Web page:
Many orthopaedic surgeons who take emergency-department or trauma call are confronted with a pediatric patient presenting with a fracture. However, very few of those orthopaedists are pediatric subspecialists. In fact, Geisinger researchers recently reported that the median number of pediatric orthopaedists per state in the US is only 23 (range 0 to 134).
To address these demographic realities, JBJS Essential Surgical Techniques has launched a video-based, point-of-care resource to help any orthopaedic surgeon manage the most common pediatric fractures with the highest level of quality, helping ensure excellent outcomes for young patients and their parents. Most of the authors of these pediatric-focused procedural videos are members of CORTICES—a collaboration of pediatric orthopedic surgeons dedicated to improving the management of emergent orthopedic conditions through education, research, and development of optimal care guidelines.
Here are links to the 5 already-published video articles in this series:
- Open Reduction and Suture Fixation of Acute Sternoclavicular Fracture-Dislocations in Children
- Elastic Stable Intramedullary Nailing of Pediatric Tibial Fractures
- Closed Reduction of Pediatric Distal Radial Fractures and Epiphyseal Separations
- Open Reduction and Pin Fixation of Pediatric Lateral Humeral Condylar Fractures
- Elastic Intramedullary Nailing of Pediatric Both-Bone Forearm Fractures
Upcoming videos in this special series will cover the following 5 topics:
- Screw Fixation of Pediatric Proximal Tibial Tubercle Fractures
- Reduction and Internal Screw Fixation of Transitional Ankle Fractures
- Flexible Intramedullary Nailing of Pediatric Femur Fractures
- Intramedullary Fixation of the Ulna for Monteggia Fracture Management
- Open Reduction and Internal Fixation of Pediatric Medial Epicondyle Humerus Fractures
JBJS Essential Surgical Techniques is the premier online journal describing how to perform orthopaedic surgical procedures, verified by evidence-based outcomes, vetted by peer review, and utilizing video to optimize the educational experience, thereby enhancing patient care.
Treating developmental dysplasia of the hip (DDH) with the Pavlik harness is safe and successful in about 90% of cases. But what about the 10% of patients for whom this treatment is not effective or causes complications The complimentary JBJS webinar on Wednesday, Feb. 24, 2016 at 8:00 PM EST will focus on how orthopaedists can:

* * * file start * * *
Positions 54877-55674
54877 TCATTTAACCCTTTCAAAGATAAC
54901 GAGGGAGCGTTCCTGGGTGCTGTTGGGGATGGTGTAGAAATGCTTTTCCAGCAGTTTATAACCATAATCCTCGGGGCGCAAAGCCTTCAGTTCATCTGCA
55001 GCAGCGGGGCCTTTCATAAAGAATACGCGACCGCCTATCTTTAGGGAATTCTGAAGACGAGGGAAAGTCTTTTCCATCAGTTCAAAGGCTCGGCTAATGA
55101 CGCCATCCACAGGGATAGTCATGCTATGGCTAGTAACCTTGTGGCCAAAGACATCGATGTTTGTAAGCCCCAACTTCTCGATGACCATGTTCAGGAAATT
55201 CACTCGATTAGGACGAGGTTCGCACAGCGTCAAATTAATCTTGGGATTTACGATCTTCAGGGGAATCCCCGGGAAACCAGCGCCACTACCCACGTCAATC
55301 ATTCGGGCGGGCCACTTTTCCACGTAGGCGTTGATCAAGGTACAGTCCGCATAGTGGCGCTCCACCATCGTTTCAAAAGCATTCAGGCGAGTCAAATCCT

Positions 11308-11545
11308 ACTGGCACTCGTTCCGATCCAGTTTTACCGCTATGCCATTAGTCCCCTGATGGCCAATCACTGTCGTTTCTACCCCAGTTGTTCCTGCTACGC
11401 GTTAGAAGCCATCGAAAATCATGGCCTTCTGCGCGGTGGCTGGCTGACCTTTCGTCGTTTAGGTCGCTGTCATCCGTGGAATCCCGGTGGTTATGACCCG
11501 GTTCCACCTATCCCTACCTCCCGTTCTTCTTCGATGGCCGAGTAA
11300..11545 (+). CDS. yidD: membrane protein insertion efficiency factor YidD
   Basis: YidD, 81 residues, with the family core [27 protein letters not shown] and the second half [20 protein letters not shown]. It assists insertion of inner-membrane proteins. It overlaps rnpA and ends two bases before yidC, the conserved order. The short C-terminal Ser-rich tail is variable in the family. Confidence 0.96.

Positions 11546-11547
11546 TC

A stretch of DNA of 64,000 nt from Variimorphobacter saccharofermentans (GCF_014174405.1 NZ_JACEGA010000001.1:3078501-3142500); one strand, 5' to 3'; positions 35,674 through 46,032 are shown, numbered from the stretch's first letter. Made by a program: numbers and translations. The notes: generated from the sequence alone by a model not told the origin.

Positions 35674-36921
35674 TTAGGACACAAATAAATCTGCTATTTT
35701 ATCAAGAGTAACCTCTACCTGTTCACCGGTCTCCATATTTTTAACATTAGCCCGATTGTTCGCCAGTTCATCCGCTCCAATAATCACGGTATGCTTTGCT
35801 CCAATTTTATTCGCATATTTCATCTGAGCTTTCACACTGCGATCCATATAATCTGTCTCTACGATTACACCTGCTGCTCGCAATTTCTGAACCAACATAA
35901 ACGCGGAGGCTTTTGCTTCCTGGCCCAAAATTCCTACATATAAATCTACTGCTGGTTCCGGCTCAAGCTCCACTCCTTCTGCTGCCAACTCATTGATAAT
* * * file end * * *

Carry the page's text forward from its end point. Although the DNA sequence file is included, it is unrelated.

- Identify patient characteristics that help predict Pavlik harness failure
- Understand the role of ultrasound in managing DDH
- Recognize and prevent complications from using the harness
- Successfully treat patients who need a post-Pavlik approach
Following presentations about JBJS-published research by Daniel Sucato, MD; Lucas Murnaghan, MD; and Wudbhav Sankar, MD, DDH expert Scott Mubarak, MD will expand on all three author presentations. The last 15 minutes of the webinar will be devoted to a live Q&A session, during which audience members can ask questions of the authors and commentator. The webinar will be moderated by Paul Sponseller, MD.
CME Credit Available
For those who attend this activity live, The Journal of Bone and Joint Surgery Inc. designates this webinar for a maximum of 1 AMA PRA Category 1 Credits™. The Journal of Bone and Joint Surgery Inc. is accredited by the Accreditation Council for Continuing Medical Education (ACCME) to provide continuing medical education for physicians.
The study by Ramo et al. in the February 17, 2016 JBJS examines the evolution toward more aggressive operative treatment of children with isolated femoral fractures. This movement started 30 years ago, initially with the notion that adolescents should be treated as adults, with preferential intramedullary (IM) nail fixation. Concerns regarding damage to the femoral-head arterial supply led to the development of nails that could be started at the trochanteric region.